Rand Paul’s filibuster has already taken on legendary status and been championed as a libertarian challenge to the Republican Party’s conservative establishment. But what is often ignored is how much of a challenge it was to Paul’s own libertarian following. Paul’s triumph was by its own success also a keen declaration of libertarian failure. To understand why, you’d have to have noticed a tweet in support of Paul that came at nearly 9 p.m., toward the tail end of the filibuster. Using the #StandWithRand hashtag, former New Mexico Governor Gary Johnson tweeted the following:
Johnson has close to 117,000 Twitter followers, and that tweet was retweeted almost 3,000 times. Yet I wonder how many noticed the irony. Johnson’s Twitter biography reads: “I am the Honorary Chairman of the Our America Initiative, two-term Governor of New Mexico, and was the 2012 Libertarian candidate for President.” It is that last part that tells the story of how Rand Paul is changing conservative politics.
The CPAC conference has come in for a lot of justified criticism about excluding popular Republicans like Governors Chris Christie and Bob McDonnell. The annual right-wing jamboree is being trashed in the mainstream media as the living, breathing example of why the GOP loses elections since it is oriented toward ideological activists rather than expanding the party’s big tent. But such jibes miss the point about the event. It is by and for the party’s base, not independents, and like any similar gathering of liberal Democrats the response of participants to speakers is a fair measure of what will fire up the people who will do the groundwork in any future election. While the Republicans need to work at recasting their image if they are to win the White House again, no party can succeed without being able to energize their core supporters.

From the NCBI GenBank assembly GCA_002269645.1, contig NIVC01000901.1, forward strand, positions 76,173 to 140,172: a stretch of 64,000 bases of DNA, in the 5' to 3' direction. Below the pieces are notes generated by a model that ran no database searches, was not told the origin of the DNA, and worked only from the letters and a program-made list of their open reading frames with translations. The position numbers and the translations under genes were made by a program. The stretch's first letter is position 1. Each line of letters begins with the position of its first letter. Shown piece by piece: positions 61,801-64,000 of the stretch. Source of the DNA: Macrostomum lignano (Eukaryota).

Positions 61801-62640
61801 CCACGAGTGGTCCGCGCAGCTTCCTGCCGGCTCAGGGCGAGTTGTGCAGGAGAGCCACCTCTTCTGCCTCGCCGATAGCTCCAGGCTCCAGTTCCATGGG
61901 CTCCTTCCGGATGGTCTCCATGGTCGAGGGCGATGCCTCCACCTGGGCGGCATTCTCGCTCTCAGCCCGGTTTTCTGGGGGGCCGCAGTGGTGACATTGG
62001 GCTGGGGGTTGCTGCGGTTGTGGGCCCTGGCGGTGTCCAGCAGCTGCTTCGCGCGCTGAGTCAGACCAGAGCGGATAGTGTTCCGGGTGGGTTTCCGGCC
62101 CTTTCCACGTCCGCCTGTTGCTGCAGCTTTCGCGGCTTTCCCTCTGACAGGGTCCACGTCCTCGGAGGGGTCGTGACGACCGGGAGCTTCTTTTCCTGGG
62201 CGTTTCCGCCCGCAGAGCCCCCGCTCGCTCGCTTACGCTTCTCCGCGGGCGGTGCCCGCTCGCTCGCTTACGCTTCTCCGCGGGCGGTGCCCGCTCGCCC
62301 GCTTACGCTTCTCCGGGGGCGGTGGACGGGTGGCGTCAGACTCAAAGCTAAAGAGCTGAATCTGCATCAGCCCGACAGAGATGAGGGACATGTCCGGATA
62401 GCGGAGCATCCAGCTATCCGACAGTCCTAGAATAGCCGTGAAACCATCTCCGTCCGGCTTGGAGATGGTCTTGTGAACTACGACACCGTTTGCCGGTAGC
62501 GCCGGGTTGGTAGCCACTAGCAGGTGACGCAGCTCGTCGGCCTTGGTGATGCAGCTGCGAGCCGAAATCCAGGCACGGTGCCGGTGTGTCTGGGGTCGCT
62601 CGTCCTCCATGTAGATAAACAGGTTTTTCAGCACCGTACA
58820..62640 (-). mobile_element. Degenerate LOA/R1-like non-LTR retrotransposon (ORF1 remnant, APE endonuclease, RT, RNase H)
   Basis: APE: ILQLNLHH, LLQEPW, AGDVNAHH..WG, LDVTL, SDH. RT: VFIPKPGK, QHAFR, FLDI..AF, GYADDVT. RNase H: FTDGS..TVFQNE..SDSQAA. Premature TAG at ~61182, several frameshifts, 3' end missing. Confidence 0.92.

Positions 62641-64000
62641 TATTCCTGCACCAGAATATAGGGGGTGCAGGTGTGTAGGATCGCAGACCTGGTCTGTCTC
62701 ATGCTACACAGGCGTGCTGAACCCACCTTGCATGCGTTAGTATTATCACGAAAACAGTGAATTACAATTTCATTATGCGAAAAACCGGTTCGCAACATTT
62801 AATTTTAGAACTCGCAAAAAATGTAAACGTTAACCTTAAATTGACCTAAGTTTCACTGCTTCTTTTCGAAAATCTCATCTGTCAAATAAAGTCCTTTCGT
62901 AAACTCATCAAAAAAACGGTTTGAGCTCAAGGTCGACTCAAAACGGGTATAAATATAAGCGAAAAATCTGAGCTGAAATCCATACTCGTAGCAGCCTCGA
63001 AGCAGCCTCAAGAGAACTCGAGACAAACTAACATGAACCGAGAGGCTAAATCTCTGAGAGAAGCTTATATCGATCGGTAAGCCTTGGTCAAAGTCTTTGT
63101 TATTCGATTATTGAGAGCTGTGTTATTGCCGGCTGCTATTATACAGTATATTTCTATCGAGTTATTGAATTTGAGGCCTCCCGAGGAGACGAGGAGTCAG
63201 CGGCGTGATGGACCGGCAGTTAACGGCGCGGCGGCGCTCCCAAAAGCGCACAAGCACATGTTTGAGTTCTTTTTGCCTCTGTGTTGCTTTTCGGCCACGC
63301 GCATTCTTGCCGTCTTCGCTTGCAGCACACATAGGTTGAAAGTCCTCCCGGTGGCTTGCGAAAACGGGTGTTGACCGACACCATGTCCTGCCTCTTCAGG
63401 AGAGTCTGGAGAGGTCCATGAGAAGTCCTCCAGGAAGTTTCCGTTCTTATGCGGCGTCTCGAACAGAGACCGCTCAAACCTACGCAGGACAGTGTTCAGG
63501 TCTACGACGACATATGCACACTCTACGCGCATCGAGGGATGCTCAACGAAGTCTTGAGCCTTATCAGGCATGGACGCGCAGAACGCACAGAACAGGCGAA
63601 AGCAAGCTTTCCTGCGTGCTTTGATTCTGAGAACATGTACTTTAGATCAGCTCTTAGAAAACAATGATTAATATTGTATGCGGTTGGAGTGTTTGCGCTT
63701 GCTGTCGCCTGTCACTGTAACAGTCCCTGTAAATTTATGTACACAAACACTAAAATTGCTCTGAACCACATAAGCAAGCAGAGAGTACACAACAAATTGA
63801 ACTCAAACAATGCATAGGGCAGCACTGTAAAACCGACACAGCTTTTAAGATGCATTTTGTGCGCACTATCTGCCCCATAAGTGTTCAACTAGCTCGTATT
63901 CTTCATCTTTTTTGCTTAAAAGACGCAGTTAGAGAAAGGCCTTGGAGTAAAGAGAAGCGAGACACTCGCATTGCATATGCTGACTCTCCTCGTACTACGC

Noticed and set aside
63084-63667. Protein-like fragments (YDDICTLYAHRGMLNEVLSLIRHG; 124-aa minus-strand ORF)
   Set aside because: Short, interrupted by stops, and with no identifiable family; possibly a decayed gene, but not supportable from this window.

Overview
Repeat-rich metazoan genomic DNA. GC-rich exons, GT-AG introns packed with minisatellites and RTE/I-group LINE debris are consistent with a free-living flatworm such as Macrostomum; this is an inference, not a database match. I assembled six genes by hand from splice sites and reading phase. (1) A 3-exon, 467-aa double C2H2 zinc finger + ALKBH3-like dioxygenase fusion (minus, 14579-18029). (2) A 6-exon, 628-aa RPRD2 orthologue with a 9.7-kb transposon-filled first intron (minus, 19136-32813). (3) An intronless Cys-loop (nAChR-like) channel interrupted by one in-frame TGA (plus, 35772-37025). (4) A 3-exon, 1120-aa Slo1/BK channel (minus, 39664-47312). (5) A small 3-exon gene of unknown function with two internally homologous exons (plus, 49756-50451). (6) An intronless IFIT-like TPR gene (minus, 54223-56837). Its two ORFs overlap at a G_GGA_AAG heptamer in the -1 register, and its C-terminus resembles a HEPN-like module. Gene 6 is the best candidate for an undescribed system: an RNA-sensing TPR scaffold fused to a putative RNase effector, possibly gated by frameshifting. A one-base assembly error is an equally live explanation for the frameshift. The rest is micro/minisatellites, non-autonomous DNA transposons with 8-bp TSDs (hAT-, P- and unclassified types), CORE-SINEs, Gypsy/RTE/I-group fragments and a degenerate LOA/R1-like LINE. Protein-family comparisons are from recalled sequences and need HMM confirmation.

That’s why one shouldn’t dismiss the cheers received today at CPAC by two of the leading contenders for the 2016 Republican presidential nomination as mere noise. Both Marco Rubio and Rand Paul were in good form, articulating some of their favorite themes to the faithful. But while Rubio’s speech seemed aimed exactly at those swing voters, or at least those who might be persuaded to back a presentable Republican, Paul’s remarks—like his filibuster earlier this month—seemed geared more toward winning over the people who vote in Republican primaries. While Rubio’s speech was on point and well received, there isn’t much doubt about who is the senator that can best be described as the GOP flavor of the month.
Just to get this straight, the Conservative Political Action Conference (CPAC) has not invited Bob McDonnell or Chris Christie–two popular and accomplished governors–to their annual gathering. It seems they are viewed as insufficiently pure when it comes to holding high the torch of conservatism. But CPAC did announce that Donald Trump—real estate mogul, television reality show producer, and America’s most prominent birther—has received a slot to speak.